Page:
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Endothelial cells as mechanical transducers: Enzymatic activity and network formation under cyclic strain

A. Shukla1,1, A.R. Dunn2,2, M.A. Moses3,3, K.J. Van Vliet4,4

The Center for Materials Science and Engineering and the Materials Processing Center Research Experience for Undergraduates, MIT, Cambridge, MA, and Departments of Chemical and Biomedical Engineering, Carnegie Mellon University, Pittsburgh, PA, U.S.A.
Department of Biology, Colorado College, Denver, CO, U.S.A.
Vascular Biology Program, Children’s Hospital, and Department of Surgery, Harvard Medical School, Boston, MA, U.S.A.
Vascular Biology Program, Children’s Hospital, Boston, MA,U.S.A. and Department of Materials Science & Engineering, MIT, Cambridge, MA, U.S.A

* Corresponding Author:=

Molecular & Cellular Biomechanics 2004, 1(4), 279-290.


Although it is established that endothelial cells can respond to external mechanical cues (e.g., alignment in the direction of fluid shear stress), the extent to which mechanical stress and strain applied via the endothelial cell substrate impact biomolecular and cellular processes is not well-understood. This issue is particularly important in the context of inflammation, vascular remodeling, and cancer progression, as each of these processes occurs concurrently with localized increases in strain and marked changes in molecules secreted by adjacent cells. Here, we systematically vary the level and duration of cyclic tensile strain applied to human dermal microvascular and bovine capillary endothelial cells via substrate deflection, and then correlate these cues with the secretion of extracellular matrix-degrading enzymes and a morphological transition from confluent monolayers to well-defined multicellular networks that resemble capillary tube-like structures. For a constant chemical environment, we find that super-physiological mechanical strain stimulates both endothelial cell secretion of latent matrix metalloprotease-2 and multicellular networks in a time- and strain-dependent manner. These results demonstrate coupling between the mechanical and biochemical states of microvascular endothelial cells, and indicate that elevated local stress may directly impact new capillary growth (angiogenesis) toward growing tumors and at capillary wall defect sites.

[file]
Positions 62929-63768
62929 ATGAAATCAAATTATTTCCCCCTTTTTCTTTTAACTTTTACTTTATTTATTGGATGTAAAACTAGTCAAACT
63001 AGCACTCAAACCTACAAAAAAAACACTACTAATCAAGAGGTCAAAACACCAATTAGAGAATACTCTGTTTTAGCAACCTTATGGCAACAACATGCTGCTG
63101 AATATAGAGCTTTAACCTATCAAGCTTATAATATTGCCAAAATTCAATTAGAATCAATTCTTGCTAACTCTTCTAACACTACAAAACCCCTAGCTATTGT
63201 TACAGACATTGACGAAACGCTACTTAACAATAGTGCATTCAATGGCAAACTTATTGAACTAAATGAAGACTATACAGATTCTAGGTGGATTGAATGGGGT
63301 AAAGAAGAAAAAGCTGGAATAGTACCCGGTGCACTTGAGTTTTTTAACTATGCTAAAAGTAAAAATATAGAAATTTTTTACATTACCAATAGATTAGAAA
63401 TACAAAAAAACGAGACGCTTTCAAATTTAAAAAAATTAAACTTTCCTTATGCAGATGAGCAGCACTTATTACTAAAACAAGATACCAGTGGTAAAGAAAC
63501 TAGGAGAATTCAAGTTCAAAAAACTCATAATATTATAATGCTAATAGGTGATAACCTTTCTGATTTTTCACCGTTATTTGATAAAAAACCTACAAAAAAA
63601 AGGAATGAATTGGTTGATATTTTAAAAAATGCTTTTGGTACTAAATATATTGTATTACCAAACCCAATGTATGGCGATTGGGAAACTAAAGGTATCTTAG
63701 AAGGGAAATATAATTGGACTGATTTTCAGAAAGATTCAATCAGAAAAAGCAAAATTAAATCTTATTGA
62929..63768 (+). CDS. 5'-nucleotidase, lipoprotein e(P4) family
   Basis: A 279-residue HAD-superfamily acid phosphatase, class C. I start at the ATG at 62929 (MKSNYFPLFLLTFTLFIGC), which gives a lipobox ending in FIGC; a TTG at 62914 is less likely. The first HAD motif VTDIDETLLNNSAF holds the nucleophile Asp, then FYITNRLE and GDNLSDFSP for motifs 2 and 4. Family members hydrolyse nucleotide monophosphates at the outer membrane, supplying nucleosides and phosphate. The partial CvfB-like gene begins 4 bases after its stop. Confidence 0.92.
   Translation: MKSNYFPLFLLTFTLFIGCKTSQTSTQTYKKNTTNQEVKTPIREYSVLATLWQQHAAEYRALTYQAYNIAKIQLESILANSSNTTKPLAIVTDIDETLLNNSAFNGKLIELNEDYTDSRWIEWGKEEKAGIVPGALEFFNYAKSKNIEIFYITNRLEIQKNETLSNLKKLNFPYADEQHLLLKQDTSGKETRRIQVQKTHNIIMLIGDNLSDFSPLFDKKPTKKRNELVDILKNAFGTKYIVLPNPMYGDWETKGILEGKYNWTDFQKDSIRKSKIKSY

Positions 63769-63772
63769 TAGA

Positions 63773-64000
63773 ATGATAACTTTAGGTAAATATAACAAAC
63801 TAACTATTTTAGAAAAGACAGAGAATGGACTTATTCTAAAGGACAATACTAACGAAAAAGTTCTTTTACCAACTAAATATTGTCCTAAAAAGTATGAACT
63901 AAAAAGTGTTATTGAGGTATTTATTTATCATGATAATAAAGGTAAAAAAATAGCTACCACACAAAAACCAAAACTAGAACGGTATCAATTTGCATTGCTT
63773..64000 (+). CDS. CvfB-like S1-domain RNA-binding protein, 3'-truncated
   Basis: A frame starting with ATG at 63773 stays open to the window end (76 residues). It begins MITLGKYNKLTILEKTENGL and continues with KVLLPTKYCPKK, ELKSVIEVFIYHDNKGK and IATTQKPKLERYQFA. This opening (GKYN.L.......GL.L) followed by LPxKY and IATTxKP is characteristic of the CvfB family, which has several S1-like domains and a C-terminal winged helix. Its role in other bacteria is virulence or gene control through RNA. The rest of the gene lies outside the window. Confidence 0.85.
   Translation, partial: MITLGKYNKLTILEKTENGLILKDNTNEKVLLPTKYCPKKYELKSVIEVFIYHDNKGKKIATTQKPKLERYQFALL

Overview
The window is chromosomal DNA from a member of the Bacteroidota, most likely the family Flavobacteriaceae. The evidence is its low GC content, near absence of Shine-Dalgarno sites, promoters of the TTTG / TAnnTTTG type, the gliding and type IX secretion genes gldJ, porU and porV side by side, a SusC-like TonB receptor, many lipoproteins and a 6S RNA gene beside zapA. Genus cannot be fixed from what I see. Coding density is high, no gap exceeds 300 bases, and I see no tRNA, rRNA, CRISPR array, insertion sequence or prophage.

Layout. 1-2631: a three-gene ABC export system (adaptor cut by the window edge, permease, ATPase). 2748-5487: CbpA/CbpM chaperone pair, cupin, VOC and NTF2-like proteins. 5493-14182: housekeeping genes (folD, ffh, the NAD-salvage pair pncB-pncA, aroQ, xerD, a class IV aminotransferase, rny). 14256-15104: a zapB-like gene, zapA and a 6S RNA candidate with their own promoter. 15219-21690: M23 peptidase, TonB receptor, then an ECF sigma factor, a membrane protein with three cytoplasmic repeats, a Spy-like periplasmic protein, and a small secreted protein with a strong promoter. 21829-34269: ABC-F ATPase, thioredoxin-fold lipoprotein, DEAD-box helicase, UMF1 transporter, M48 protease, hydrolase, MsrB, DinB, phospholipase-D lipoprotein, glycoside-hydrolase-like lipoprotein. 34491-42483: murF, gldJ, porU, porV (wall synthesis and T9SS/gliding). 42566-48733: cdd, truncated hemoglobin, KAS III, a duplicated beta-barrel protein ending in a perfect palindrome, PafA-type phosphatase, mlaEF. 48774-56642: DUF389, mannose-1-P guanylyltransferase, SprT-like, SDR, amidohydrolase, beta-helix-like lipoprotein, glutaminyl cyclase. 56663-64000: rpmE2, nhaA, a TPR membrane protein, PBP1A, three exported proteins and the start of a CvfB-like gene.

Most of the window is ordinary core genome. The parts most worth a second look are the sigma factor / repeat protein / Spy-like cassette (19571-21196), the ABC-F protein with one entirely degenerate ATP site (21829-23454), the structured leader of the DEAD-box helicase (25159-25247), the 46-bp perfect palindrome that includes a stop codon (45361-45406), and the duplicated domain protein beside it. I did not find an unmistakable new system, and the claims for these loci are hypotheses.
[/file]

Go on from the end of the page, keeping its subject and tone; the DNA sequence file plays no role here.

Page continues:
Cite This Article

Shukla, A., Dunn, A., Moses, M., Vliet, K. V. (2004). Endothelial cells as mechanical transducers: Enzymatic activity and network formation under cyclic strain. Molecular & Cellular Biomechanics, 1(4), 279–290.

cc This work is licensed under a Creative Commons Attribution 4.0 International License , which permits unrestricted use, distribution, and reproduction in any medium, provided the original work is properly cited.
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